Archive for May, 2011

Here Comes The Sun

May 31, 2011

This post first appeared as “Counting Down to ‘Ben-Gurion’s Solar Revolution'” on The Shmooze blog of The Forward.

The homepage of the Arava Power Company’s website shows a clock counting down the days, hours, minutes and seconds to “Ben-Gurion’s Solar Revolution.”

On June 5, in celebration of World Environment Day, the company will inaugurate Israel’s first commercial solar field at Kibbutz Ketura in the Arava Valley. The Arava Power Company is a privately held partnership, owned by Global Sun Partners, Siemens, and KKL-JNF. It is the only public-private partnership in the solar market in Israel.

The solar power field uses photovoltaic (PV) technology, which produces no emissions, makes no noise and uses no water. The backers of the venture hope that increased use of solar energy will reduce the need for new coal plants in Israel. In November of last year, Israel’s Infrastructure Ministry signed a 20-year Power Purchase Agreement worth NIS 250 million with the company, allowing it to supply power to Israel’s electrical grid.

Click here to read more and view the cool video invitation to the inauguration.

© 2011 Renee Ghert-Zand. All rights reserved.

Sharing In The Bounty

May 31, 2011

This post first appeared as “12 Tribes: A New Kind of Farm to Table” on The Jew and the Carrot blog of The Forward.

Rabbi Rebecca Joseph at work at the 12 Tribes Foods kitchen

Rabbi Rebecca Joseph changed one letter and started a business.

Last August, she launched the first kosher and sustainable CSD — Community Supported Dinnerculture project— a tasty riff on a CSA (community supported agriculture project). Community supported dinnerculture, like its agricultural counterpart, involves buying shares of a company and sharing in the profits. Members pay a lump sum at the beginning of a season and then pick up a freshly prepared, ethically sourced, kosher dinner for their family to enjoy at home each week.

Joseph’s CSD, called 12 Tribes Foods, runs on a seasonal cycle, with members buying shares – basically a subscription – for three months at a time. However, with its summer season beginning June 1st, 12 Tribes is experimenting with month-to-month subscriptions to accommodate people’s erratic summer schedules.

Having been a founding member of Hazon’s first CSA at Ansche Chesed in New York almost a decade ago, Joseph is well acquainted with how alternative food networks work. A year ago, she decided to apply this knowledge by giving the CSA concept a new twist and starting her own CSD.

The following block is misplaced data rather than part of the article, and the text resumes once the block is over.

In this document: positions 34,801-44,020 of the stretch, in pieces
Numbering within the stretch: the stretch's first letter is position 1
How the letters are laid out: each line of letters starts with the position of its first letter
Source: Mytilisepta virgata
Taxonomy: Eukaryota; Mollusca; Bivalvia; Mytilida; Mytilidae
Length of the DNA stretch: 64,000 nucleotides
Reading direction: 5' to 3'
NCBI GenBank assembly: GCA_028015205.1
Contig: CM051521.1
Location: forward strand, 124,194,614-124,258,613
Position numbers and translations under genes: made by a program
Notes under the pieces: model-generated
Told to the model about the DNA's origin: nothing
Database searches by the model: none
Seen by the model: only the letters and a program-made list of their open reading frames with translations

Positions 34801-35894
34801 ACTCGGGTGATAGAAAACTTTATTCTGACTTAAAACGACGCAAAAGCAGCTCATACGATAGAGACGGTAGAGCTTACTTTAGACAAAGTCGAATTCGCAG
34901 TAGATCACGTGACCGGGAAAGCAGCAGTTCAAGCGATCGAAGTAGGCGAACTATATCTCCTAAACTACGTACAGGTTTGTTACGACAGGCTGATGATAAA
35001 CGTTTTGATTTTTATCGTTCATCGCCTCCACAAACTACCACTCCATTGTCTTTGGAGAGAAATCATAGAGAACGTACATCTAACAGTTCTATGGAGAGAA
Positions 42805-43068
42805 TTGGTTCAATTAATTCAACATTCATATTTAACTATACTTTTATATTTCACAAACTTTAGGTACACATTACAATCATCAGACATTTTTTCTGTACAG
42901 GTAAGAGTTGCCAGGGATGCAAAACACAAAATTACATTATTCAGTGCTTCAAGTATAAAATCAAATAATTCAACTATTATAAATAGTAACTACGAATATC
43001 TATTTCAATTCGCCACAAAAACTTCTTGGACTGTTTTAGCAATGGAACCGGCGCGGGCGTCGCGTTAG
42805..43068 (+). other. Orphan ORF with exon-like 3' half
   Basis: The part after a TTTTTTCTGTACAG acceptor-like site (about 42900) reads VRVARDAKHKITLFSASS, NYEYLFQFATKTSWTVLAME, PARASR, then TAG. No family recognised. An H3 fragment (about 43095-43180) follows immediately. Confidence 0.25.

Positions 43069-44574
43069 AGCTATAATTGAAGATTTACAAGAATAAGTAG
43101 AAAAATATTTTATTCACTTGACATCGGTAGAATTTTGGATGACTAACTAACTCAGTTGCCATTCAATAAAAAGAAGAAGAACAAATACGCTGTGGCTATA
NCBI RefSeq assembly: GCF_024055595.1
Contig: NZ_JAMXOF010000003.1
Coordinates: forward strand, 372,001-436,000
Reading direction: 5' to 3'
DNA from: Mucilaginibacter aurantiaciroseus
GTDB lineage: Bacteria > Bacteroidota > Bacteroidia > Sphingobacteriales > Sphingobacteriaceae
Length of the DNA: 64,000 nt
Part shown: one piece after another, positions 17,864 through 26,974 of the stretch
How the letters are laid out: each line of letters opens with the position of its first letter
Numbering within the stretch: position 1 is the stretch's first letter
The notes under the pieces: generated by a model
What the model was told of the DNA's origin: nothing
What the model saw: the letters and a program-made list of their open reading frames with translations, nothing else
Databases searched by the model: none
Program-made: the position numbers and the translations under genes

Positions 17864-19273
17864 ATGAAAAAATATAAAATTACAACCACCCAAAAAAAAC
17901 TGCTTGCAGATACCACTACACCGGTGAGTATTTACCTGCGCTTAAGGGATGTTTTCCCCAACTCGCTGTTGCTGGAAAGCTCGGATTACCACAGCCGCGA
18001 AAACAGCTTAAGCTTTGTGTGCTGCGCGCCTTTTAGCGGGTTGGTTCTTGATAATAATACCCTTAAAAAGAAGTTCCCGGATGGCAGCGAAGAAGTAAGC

Click here to read more, including a 12 Tribes recipe for the upcoming Shavuot holiday.

© 2011 Renee Ghert-Zand. All rights reserved.

Kugel and Kimche

May 30, 2011

This interview was first published as “On Raising Asian-Jewish Children” on The Sisterhood blog of The Forward.

Sociologists Noah Leavitt and Helen Kim and their son Ari

The recent Forward article “Raising Children on Kugel and Kimchi, and as Jews” centered on a new study that found that many families in which one parent is Jewish and the other is Asian are raising their children as Jews. The research was conducted by a married couple of sociologists, Helen Kim, who is of Korean descent, and Noah Leavitt, who is Jewish. Having written a post for The Sisterhood about the stereotypes about Jewish men and Asian women that are found in popular media — a post that garnered quite a few pointed comments — I was eager to get a behind-the-scenes look at Kim and Leavitt’s methodology and findings. The researchers spoke recently with The Sisterhood.

Renee Ghert-Zand: How did you end up choosing the specific 37 couples that ended up being the sample in your study?

Helen Kim: We worked with Be’chol Lashon. They helped us send out a screening survey. There were waves of responses. We recruited people based on where they were in the queue of 250 or so responses as they came in. We also chose couples so there was a wide range of different demographic variables: ethnicity, religious affiliation and religiosity, kids or no kids, age. For instance, we didn’t want to have an overrepresentation of Chinese-Americans.

Click here to read the rest of the interview.

© 2011 Renee Ghert-Zand. All rights reserved.


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